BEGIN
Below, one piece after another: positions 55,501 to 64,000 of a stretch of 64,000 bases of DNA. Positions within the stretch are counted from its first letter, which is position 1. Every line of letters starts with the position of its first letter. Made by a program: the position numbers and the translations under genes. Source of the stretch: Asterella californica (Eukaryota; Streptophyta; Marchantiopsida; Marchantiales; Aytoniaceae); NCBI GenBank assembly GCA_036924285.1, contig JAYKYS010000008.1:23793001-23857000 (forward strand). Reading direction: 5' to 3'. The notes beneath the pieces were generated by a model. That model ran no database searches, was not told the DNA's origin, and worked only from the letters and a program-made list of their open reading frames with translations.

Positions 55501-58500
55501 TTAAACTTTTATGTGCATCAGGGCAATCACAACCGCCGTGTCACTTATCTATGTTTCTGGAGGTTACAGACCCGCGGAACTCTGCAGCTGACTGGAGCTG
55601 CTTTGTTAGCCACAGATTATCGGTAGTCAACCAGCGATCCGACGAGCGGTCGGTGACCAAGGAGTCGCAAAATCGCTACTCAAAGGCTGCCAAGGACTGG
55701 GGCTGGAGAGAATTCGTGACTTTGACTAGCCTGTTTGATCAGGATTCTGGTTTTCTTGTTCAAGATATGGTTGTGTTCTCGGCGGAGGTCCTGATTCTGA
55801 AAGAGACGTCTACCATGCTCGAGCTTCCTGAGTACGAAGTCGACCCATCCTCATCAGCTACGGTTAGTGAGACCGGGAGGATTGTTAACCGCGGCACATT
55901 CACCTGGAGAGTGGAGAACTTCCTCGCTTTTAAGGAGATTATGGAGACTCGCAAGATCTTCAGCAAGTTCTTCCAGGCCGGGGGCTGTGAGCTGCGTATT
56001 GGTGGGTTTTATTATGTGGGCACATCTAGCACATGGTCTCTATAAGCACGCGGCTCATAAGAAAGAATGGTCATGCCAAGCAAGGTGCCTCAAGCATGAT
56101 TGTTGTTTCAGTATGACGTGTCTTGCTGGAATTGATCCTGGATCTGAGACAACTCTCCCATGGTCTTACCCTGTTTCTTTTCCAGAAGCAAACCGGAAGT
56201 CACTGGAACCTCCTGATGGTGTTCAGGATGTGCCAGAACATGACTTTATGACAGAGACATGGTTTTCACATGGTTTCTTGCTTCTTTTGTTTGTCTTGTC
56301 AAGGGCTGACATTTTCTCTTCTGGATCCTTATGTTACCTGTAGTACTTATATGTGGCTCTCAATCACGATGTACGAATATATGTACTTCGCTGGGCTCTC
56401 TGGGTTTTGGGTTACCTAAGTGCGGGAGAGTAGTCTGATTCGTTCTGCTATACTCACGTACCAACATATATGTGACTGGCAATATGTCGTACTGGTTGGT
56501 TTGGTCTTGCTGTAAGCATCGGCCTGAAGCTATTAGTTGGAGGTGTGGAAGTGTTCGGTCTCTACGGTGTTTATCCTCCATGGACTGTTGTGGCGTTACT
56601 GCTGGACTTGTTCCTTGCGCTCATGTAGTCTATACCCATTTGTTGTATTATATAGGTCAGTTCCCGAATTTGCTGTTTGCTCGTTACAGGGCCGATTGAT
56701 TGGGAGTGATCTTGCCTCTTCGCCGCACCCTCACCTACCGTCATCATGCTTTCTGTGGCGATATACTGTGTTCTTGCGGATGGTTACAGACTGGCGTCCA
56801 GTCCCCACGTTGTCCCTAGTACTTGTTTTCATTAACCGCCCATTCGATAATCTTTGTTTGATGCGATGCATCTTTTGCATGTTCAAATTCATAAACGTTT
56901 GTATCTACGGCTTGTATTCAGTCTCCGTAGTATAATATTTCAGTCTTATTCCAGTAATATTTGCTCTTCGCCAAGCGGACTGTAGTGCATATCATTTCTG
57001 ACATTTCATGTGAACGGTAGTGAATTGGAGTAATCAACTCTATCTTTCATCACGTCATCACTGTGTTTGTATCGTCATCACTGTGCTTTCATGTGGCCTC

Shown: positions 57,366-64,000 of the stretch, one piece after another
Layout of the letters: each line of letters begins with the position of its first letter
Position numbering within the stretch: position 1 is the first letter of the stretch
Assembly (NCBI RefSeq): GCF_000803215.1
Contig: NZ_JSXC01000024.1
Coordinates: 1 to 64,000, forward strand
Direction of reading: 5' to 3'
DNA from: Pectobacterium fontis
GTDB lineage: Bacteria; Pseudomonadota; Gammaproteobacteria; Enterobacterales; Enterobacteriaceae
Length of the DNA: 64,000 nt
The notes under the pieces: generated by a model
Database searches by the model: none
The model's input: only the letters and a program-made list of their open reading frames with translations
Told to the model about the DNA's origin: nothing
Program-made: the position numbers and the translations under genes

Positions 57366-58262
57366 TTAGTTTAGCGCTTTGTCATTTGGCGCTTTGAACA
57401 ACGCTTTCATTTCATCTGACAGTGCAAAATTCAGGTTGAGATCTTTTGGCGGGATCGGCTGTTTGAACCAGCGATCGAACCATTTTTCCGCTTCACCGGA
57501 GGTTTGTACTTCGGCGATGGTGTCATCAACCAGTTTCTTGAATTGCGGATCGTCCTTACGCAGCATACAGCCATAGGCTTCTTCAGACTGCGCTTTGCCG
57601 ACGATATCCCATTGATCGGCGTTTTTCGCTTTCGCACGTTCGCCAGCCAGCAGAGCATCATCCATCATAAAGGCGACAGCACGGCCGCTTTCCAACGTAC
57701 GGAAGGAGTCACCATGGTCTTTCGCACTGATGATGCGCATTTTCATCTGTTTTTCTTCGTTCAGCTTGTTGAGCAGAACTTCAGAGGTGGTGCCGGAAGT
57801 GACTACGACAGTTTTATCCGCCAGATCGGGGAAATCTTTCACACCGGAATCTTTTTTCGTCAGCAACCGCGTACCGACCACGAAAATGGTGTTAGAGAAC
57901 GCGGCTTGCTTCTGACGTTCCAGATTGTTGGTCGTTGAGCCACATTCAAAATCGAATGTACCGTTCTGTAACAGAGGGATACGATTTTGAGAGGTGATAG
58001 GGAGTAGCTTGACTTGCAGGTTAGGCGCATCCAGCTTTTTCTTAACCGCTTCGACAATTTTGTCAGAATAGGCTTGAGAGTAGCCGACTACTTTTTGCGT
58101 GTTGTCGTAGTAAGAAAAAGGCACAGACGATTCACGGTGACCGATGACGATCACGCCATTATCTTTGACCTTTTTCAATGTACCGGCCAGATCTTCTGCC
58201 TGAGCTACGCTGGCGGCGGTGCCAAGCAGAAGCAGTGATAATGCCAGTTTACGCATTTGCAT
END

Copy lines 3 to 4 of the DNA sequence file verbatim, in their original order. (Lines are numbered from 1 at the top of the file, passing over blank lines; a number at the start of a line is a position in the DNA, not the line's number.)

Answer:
55501 TTAAACTTTTATGTGCATCAGGGCAATCACAACCGCCGTGTCACTTATCTATGTTTCTGGAGGTTACAGACCCGCGGAACTCTGCAGCTGACTGGAGCTG
55601 CTTTGTTAGCCACAGATTATCGGTAGTCAACCAGCGATCCGACGAGCGGTCGGTGACCAAGGAGTCGCAAAATCGCTACTCAAAGGCTGCCAAGGACTGG